Related Glossary Terms
- computer numerical control ( CNC)
computer numerical control ( CNC)
Microprocessor-based controller dedicated to a machine tool that permits the creation or modification of parts. Programmed numerical control activates the machine’s servos and spindle drives and controls the various machining operations. See DNC, direct numerical control; NC, numerical control.
- machining center
CNC machine tool capable of drilling, reaming, tapping, milling and boring. Normally comes with an automatic toolchanger. See automatic toolchanger.
Minimum and maximum amount a workpiece dimension is allowed to vary from a set standard and still be acceptable.
A vertical machining center enhanced with multiple additive manufacturing options can open the door to the creation of novel products and improve the process of repairing old ones.
That was the thinking behind the design of the DCM 620-5X hybrid five-axis VMC introduced by Romi Machine Tools Ltd. in Erlanger, Kentucky. The VMC is one of Romi Machine Tools’ hybrid manufacturing machine tools that combines traditional subtractive machining operations with 3D metallic additive manufacturing.
By engaging the machine’s three linear axes and the tilting (b) and rotating (c) axes, users can simultaneously machine parts on all five axes. Included are linear roller guides for the x-, y- and z-axes and direct rotary encoders for the b- and c-axes. This combination reduces vibration and produces high rigidity and precision, according to the company.
The DCM 620-5X hybrid five-axis VMC combines conventional machining capabilities with an additive manufacturing system. Image courtesy of Romi Machine Tools
Built on a Romi-made monoblock base, the DCM 620-5X hybrid also comes with a 40 big-plus taper direct-drive spindle capable of 15 to 15,000 rpm, a 24-hp motor, a 24"×20"×18.1" (x, y and z) table, a Siemens Sinumerik 840D sl CNC with a 19" touch screen, and a 30-tool automatic tool changer.
The ATC plays a key role in the machine’s additive manufacturing system.
“Every CNC machine moves between different cutting tools,” said Jason Jones, CEO of Hybrid Manufacturing Technologies LLC in McKinney, Texas, which developed the additive system. “In our system, we wanted that same flexibility to do other types of processes besides just cutting.”
So the ATC can hold a number of different heads for 3D printing, as well as heads for inspection. During a manufacturing process, each of these can be used as needed, just like the individual cutting tools in the tool changer.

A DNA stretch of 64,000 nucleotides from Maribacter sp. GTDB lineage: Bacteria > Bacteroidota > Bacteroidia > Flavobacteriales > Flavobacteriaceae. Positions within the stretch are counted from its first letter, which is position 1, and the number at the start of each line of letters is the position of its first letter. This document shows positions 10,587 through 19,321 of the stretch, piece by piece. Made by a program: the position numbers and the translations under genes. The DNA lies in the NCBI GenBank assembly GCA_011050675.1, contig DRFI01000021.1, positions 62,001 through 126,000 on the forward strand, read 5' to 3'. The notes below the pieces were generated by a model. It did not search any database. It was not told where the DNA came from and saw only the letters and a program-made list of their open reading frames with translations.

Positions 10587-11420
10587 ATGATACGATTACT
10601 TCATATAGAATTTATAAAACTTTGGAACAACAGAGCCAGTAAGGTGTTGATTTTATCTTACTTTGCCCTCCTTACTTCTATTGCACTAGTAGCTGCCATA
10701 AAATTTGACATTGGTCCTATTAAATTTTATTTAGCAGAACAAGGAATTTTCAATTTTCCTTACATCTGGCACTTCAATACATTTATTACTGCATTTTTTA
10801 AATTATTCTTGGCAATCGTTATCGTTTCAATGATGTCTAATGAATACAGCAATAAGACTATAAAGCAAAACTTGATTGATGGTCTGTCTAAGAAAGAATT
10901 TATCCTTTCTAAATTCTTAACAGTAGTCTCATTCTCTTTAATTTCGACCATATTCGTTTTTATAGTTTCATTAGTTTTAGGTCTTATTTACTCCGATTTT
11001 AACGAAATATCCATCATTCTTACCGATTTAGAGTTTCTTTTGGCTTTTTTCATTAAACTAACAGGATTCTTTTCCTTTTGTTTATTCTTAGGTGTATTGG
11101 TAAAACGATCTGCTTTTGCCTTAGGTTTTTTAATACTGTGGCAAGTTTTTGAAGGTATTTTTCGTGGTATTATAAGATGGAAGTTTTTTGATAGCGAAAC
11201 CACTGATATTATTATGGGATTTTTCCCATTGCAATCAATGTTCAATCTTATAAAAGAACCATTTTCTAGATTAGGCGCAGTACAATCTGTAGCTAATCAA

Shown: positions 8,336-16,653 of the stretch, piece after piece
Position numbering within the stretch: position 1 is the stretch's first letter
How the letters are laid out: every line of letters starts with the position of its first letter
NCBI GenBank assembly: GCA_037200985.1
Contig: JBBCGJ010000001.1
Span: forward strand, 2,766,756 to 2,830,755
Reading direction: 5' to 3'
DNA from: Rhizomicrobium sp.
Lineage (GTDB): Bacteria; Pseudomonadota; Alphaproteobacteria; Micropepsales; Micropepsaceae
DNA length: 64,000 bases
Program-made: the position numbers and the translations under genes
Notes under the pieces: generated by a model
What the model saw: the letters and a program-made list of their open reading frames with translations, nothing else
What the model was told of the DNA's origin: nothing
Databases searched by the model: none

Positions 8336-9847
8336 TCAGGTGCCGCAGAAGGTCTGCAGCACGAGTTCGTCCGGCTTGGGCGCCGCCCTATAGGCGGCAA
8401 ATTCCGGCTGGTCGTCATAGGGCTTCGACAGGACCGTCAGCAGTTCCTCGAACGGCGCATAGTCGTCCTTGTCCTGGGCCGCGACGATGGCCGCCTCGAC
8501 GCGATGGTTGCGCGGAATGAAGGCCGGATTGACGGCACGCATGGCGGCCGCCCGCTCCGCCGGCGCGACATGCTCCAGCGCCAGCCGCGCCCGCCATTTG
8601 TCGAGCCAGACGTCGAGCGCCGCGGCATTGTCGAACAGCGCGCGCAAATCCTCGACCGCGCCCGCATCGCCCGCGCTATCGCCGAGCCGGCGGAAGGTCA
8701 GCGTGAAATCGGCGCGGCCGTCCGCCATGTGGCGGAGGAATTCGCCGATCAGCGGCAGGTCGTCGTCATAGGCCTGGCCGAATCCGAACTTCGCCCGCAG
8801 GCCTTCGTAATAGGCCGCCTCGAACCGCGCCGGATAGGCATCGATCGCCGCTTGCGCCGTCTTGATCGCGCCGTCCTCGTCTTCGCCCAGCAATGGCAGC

“You could have three or four different sizes and styles of heads doing additive and inspection,” Jones said. “That is completely unique.”
The system can deposit any weldable metal powders or wire. Once the ATC brings an additive head into position, a supply unit connects with the head, and the additive process begins. Called laser metal deposition, the process merges metal with a laser beam in the air and applies the metal to a machined workpiece in the desired location. If the 3D-printed surface is too rough to meet application requirements, the ATC can bring in a cutting tool to produce the necessary finish.
The DCM 620-5X hybrid is used mainly in the aerospace, medical, and mold and die industries, said Rafael Boldorini, general manager of Romi Machine Tools. Typical applications include part repair, adding features to a workpiece or component, and intricate work in situations in which conventional subtractive manufacturing takes more time and produces more wasted material. To minimize material costs, the 3D printing system adds expensive materials, such as Inconel and stainless steel, in the exact amount required to produce the desired profile.
As an example of what can be created with the hybrid machine, Jones described a machined cast-iron tooling insert that was edged with a metal matrix composite using the additive system. A blend of metal and ceramic, the composite provides excellent wear performance.
“By adding that hard edge just around where (the insert) wears out,” he said, “we go for a three times lifetime improvement.”
Jones also said adding the hard edge to the insert cost only $13 more and took just 10 minutes longer than the CNC machining process, with no additional setup time required for the additive operation.
As for restoration, he cited the example of a metal gear with three teeth in need of repair. In this case, the machine added material to build the teeth back up and then finished the job with a machining operation.
“The teeth as printed usually don’t quite match the tolerance that you need for a gear, so being able to come in and finish it in the same setup is superhelpful,” Jones said.
Sometimes, repairing parts with the hybrid machine can give users other ideas of what can be done.
When repairing a steel gear, for example, “they don’t have to put back steel when they’re depositing,” Jones said. “They can put down something more exotic just where it wears out, and they end up with a better product than they had to start with. And as soon as they make that realization, they start to make new products like that.”